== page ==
Trinidad and Tobago ongoing restoration of its heritage sites has been a long and expensive process, but the recent revival of these national buildings has been met with both praise and criticism.
The rehabilitation of the Red House (the traditional seat of the country's parliament), for example, and Mille Fleurs, which is one in the row of Magnificent Seven buildings bordering Port of Spain's Queen's Park Savannah, have taken years to complete. The works to the Red House have the longest time frame — 20 years in the making.
The extended time frame is due, in part, to the massive scope of the projects, and the fact that some sites have been neglected to the brink of demolition. The Red House was reportedly in such a poor state that restoration was the only alternative.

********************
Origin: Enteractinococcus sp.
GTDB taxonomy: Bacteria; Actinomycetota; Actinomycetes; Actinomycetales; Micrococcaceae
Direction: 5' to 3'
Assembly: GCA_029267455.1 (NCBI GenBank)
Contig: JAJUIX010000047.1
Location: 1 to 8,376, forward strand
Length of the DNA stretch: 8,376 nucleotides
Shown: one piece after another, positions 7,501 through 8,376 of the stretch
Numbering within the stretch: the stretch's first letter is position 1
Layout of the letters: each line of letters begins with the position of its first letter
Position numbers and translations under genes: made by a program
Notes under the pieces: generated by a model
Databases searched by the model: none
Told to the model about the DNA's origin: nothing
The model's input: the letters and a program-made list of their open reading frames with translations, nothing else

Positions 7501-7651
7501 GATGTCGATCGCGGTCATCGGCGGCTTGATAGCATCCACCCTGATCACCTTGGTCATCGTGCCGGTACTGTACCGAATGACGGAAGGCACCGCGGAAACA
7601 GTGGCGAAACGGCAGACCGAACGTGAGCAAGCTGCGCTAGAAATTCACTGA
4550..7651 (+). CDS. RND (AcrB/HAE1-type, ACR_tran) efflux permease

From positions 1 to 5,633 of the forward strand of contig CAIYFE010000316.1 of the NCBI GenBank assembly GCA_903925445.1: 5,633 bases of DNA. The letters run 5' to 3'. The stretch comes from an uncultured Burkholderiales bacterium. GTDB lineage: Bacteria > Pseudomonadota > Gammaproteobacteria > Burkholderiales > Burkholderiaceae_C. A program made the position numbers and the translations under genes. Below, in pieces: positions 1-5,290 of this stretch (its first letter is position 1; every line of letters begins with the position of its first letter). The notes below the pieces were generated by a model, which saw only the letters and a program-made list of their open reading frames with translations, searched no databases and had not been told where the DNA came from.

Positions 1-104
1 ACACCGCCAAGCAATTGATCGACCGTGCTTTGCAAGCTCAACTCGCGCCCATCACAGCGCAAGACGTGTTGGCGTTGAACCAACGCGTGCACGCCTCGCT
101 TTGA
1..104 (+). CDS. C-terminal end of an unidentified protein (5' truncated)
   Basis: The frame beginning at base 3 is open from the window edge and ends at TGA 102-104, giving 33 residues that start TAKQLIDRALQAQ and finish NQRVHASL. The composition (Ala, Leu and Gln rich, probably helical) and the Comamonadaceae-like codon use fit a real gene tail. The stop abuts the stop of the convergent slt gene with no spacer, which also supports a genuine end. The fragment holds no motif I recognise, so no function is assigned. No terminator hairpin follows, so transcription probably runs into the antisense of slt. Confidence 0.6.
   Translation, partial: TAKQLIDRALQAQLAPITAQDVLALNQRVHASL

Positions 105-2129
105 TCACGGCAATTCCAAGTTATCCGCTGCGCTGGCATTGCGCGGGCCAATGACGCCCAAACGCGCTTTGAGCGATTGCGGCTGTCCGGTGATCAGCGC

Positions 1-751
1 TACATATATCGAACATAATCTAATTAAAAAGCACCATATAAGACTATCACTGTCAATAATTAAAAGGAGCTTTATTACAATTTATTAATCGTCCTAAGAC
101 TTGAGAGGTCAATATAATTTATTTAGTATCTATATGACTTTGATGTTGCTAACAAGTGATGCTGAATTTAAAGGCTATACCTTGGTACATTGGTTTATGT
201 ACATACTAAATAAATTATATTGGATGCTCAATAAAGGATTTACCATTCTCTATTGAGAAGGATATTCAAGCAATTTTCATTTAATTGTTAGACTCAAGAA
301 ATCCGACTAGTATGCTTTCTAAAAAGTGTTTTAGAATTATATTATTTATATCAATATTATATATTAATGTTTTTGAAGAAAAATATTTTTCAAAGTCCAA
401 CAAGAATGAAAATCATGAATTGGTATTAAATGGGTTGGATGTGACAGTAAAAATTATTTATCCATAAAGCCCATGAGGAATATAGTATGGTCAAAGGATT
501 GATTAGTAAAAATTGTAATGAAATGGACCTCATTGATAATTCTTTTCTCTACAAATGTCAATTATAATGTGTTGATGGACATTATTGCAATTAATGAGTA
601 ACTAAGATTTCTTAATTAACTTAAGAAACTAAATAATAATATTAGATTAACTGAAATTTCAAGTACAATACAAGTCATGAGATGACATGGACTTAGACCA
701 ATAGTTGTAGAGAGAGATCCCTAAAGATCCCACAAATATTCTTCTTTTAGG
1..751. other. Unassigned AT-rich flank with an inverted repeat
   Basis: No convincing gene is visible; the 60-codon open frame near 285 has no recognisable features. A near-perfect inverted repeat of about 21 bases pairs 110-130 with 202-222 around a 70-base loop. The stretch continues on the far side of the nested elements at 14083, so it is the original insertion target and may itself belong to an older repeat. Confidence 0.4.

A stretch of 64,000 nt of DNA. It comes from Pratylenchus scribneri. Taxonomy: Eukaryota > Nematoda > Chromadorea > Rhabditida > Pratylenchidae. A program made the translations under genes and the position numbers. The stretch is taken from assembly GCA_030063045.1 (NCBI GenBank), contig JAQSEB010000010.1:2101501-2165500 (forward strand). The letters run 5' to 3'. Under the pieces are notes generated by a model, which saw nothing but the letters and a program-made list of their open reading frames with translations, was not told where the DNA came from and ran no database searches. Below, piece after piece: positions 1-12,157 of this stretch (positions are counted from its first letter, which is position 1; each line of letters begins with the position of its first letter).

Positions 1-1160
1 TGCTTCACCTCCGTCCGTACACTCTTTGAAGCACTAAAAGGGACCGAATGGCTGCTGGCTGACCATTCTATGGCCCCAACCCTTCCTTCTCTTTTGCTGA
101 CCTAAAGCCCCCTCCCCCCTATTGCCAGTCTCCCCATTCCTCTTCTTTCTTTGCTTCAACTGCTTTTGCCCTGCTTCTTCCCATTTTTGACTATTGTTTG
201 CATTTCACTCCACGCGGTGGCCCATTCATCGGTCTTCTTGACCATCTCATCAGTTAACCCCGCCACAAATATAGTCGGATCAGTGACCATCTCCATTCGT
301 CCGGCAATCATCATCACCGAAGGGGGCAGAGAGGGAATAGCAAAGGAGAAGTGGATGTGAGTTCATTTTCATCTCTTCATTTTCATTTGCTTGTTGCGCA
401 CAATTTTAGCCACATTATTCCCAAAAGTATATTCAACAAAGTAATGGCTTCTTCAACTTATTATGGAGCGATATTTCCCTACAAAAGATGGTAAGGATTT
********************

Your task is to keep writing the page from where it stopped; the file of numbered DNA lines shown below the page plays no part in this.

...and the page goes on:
Many of the projects remained in the planning stages under various political administrations. It is only within the last five years that the necessary funding was committed and work was able to begin.
Some of the sites that have benefitted from this restoration thrust include Killarney (also known as Stollmeyer’s Castle), Whitehall (also called Rosenweg) and the President's House.
At a Ministry of Finance function in October 2019, Prime Minister Dr Keith Rowley told the audience that not only did the buildings need to be saved because of their relevance to the country's history, but that the construction work that was being carried out created employment as well.